All my friends know me as a very strong (and somewhat opinionated) Conservative. They know of my work on campaigns, have read my political articles and have seen my videos on Patriot Update.
But the inconvenient truth is that, like Dennis Miller, I’m what’s known as a “9/11 Conservative” and unfortunately it took a major tragedy to get me where I am today.
The only good thing about being a former Democrat is that I believe I have an insight few Conservatives have. (At least that’s what I keep telling myself to keep from sinking into a guilt-induced depression…and yes, I have prayed for forgiveness at President Reagan’s graveside…)
I think my political brain first left my body at age 14 when I became enamored with Jimmy Carter. Gas lines and a poor economy? Eh. I couldn’t drive anyway, and as long as I got my $5 per week allowance, life was copasetic.
My fascination with Carter began on a family trip to Disneyworld. We took a side-trip to Plains, Georgia and stopped at the Carter family gas station, which is where I met my very first celebrity—the president’s infamous brother, Billy.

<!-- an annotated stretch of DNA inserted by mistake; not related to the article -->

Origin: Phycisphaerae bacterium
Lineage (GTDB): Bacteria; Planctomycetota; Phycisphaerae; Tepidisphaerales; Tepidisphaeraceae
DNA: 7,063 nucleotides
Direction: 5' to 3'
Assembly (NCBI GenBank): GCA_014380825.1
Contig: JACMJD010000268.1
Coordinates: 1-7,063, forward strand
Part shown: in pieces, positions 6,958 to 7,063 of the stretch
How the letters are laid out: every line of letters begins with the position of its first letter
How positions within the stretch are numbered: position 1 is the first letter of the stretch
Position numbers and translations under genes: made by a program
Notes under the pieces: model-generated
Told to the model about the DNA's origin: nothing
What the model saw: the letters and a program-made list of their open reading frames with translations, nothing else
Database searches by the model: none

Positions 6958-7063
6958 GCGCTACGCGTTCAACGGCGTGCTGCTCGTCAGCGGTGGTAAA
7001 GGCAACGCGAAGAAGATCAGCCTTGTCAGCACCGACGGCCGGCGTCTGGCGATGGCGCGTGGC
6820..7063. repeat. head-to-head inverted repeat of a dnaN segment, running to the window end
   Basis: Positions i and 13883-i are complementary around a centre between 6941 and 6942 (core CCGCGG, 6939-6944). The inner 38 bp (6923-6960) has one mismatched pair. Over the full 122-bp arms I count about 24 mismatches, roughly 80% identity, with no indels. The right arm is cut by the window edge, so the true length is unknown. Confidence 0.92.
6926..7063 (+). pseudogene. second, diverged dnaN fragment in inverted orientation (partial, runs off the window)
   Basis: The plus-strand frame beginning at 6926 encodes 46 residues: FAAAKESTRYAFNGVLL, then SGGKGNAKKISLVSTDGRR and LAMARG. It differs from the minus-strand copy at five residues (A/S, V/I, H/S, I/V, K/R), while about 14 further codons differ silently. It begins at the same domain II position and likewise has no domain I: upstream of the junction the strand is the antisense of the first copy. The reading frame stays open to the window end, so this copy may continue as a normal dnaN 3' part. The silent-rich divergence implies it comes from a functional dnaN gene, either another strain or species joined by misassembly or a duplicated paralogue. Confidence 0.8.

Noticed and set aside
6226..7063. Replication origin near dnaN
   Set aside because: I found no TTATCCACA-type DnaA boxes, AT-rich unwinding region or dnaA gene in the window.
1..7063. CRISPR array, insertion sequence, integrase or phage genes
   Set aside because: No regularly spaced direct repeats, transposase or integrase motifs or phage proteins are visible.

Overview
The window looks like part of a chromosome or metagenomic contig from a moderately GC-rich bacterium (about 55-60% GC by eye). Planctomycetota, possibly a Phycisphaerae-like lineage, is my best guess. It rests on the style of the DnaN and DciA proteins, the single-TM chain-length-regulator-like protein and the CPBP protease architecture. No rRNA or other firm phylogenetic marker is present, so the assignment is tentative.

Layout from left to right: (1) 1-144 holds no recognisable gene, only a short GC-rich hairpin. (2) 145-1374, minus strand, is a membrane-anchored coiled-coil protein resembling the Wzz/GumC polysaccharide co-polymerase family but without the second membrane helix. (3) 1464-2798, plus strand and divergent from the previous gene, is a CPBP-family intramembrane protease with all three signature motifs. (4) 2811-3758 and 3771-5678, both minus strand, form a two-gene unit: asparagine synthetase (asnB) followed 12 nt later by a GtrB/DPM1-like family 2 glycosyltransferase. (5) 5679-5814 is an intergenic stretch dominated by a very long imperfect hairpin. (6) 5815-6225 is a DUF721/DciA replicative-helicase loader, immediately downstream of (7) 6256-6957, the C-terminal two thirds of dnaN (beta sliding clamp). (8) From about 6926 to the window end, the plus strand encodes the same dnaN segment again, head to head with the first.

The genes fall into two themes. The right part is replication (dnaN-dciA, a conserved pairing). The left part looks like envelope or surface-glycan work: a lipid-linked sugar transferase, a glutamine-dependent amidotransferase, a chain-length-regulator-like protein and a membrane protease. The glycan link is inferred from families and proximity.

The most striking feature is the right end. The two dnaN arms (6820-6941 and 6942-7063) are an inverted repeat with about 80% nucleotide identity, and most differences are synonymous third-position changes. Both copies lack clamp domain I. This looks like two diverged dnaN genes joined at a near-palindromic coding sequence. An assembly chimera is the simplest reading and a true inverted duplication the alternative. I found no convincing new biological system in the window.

My sister and I posed for the following picture with him, Billy in the middle, grinning broadly with his arm around my sister and me clutching his Billy Beer. (I apologize for the poor photo quality; our family had one 500-year old Instamatic camera which rarely worked…)
Because of this strange journey into Americana, four years later I couldn’t wait to use my brand-new voting powers to help get Billy’s brother elected to a second term.
I fought as hard as a fun-loving freshman in college could fight for President Carter’s reelection, arguing that Carter was a ‘beautiful, peace-loving man’ who had only the best interests in the US.